When my Inka cockatoo has in the bowl Versele Laga Prestige then I throw away at least a half of offered amount. When I put there Blatner mixture for wild finches then the parrot eats everything. It’s even better for the breeder as you save the food. Feeding of your birds = 80% of their health. What you save on the food that you will pay for the vet.

What do you think about pellets? Shall we feed with them or not?

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The first think we have to realize is the huge supply of different brands. Some of them are good some are worse. I can recommend subjectively Kaytee, ZuPreem, Nutribird and Harrisons. I repeat that many brands are very poor quality stuff. Most of them are just commercial products. For example, when somebody writes on the label of a product that it’s for macaws then it doesn’t have to be true. In case of ZuPreem I was really dissapointed by product Nuts Bland. It smells of nuts, parrots eat them well but if you read the composition chart then you find out that there are no nuts at all. It’s just the synthetic aroma. On the other hand Harrisons bird food is so ecological and organic but the price doesn’t correspond to quality.


Pellets for parrots.


I have heard that colored pellets can cause digestive troubles, is that true?

Yes, it’s the same as with people. Sometimes, producer (NutriBird) uses organic pigments which is not harmful. But when you look at american pellets then you understand that such colors can’t be organic. In dogs the research of their diet is much more developed and we know that some races don’t accept any cereals. When you change the diet then the animal will get much better. A few years ago we didn’t know anything about this.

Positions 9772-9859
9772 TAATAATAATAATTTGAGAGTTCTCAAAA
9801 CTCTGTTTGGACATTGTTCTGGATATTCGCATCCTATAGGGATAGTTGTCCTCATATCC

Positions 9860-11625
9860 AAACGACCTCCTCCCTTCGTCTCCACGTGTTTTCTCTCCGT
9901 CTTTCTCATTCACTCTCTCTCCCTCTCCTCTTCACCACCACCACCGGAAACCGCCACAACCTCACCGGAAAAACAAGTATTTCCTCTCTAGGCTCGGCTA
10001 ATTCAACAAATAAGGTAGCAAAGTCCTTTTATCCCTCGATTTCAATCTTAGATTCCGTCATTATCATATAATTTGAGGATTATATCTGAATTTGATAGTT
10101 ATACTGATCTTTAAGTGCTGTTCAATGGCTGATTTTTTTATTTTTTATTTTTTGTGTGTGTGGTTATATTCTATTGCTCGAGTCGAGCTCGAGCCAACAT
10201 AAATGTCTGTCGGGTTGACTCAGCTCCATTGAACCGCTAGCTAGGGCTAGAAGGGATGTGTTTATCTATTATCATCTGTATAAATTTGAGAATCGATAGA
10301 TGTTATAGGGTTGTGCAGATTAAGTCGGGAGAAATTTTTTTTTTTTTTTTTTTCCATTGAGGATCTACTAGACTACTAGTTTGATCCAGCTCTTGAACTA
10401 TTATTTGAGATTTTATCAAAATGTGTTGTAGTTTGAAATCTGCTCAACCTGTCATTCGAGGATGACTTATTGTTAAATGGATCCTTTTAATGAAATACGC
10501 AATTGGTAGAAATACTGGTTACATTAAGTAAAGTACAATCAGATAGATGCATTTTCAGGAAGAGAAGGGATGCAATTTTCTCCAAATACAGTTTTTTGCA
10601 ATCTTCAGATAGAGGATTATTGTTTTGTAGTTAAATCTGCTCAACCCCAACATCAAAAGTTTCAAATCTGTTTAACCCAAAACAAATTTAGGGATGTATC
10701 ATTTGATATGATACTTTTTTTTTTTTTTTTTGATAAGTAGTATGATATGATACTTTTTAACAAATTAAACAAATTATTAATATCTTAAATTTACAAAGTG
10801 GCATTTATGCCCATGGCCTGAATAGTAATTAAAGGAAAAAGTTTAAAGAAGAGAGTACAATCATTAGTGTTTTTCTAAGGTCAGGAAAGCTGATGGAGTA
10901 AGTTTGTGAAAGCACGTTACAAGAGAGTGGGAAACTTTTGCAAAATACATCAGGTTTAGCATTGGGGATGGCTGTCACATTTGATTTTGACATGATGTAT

I think that there is still a lot we don’t know about the diet of birds. The problem is that there are so many species of all birds and parrots and they are often food specialists so it is really difficult to find something universal. There are no pellets suitable for all species but they can be a good supplement. The diet has to be variable, we have to change foods regularly like it is in nature. I don’t think it’s good to feed with just one basic diet all the time. It might be good for pet owners who don’t have enough time for cutting of fruits but the diet of such birds won’t ever be complete. I always recommend to feed with variable diet so the bird can choose.